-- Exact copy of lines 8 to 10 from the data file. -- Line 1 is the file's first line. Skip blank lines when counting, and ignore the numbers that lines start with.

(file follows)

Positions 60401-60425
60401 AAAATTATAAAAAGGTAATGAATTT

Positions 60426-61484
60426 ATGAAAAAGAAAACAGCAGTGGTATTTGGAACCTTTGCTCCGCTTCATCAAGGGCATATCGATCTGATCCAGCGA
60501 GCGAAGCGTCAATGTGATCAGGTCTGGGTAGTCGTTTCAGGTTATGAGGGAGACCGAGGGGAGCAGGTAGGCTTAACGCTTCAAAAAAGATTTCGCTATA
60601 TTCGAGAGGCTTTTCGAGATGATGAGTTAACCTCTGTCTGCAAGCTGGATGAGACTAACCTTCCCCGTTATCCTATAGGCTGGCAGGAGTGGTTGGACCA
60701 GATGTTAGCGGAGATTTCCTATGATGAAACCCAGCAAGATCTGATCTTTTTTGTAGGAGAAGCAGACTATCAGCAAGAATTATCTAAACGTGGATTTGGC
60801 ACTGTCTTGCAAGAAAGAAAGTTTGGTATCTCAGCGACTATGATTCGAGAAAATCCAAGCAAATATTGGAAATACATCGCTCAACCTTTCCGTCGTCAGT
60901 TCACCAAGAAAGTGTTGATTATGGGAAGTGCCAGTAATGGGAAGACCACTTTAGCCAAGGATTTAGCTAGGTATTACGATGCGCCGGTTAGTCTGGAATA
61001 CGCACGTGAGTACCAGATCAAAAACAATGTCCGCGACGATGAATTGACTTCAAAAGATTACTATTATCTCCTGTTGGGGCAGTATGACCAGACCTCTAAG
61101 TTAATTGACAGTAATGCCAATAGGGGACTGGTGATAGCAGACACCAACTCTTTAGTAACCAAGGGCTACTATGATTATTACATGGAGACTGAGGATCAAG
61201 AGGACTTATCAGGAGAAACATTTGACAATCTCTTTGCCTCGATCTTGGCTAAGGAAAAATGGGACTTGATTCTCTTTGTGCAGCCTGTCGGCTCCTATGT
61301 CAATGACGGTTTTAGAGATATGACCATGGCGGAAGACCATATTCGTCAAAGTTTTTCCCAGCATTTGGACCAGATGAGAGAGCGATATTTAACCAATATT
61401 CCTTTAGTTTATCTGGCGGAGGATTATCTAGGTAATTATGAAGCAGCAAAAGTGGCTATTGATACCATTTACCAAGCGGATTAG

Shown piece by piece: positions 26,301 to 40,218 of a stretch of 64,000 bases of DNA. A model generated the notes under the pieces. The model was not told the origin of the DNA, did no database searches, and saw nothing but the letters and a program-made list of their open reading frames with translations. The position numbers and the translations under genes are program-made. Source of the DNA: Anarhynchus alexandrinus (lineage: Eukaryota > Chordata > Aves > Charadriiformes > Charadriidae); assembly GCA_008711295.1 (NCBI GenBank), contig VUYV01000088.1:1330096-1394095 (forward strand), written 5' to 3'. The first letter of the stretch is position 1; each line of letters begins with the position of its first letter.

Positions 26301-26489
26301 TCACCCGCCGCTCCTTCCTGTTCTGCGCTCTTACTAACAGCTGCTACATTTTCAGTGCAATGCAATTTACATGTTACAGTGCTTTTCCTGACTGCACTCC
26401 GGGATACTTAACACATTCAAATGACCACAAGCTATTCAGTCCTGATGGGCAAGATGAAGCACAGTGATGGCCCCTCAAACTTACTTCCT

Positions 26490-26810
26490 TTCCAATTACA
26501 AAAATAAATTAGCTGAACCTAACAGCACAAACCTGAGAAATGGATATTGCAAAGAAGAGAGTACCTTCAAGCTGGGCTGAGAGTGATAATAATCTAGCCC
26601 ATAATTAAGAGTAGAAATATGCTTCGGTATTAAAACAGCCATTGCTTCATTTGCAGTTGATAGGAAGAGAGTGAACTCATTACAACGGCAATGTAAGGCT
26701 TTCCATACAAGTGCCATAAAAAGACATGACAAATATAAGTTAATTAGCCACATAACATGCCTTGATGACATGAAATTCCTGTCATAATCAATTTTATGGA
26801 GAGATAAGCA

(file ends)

60801 ACTGTCTTGCAAGAAAGAAAGTTTGGTATCTCAGCGACTATGATTCGAGAAAATCCAAGCAAATATTGGAAATACATCGCTCAACCTTTCCGTCGTCAGT
60901 TCACCAAGAAAGTGTTGATTATGGGAAGTGCCAGTAATGGGAAGACCACTTTAGCCAAGGATTTAGCTAGGTATTACGATGCGCCGGTTAGTCTGGAATA
61001 CGCACGTGAGTACCAGATCAAAAACAATGTCCGCGACGATGAATTGACTTCAAAAGATTACTATTATCTCCTGTTGGGGCAGTATGACCAGACCTCTAAG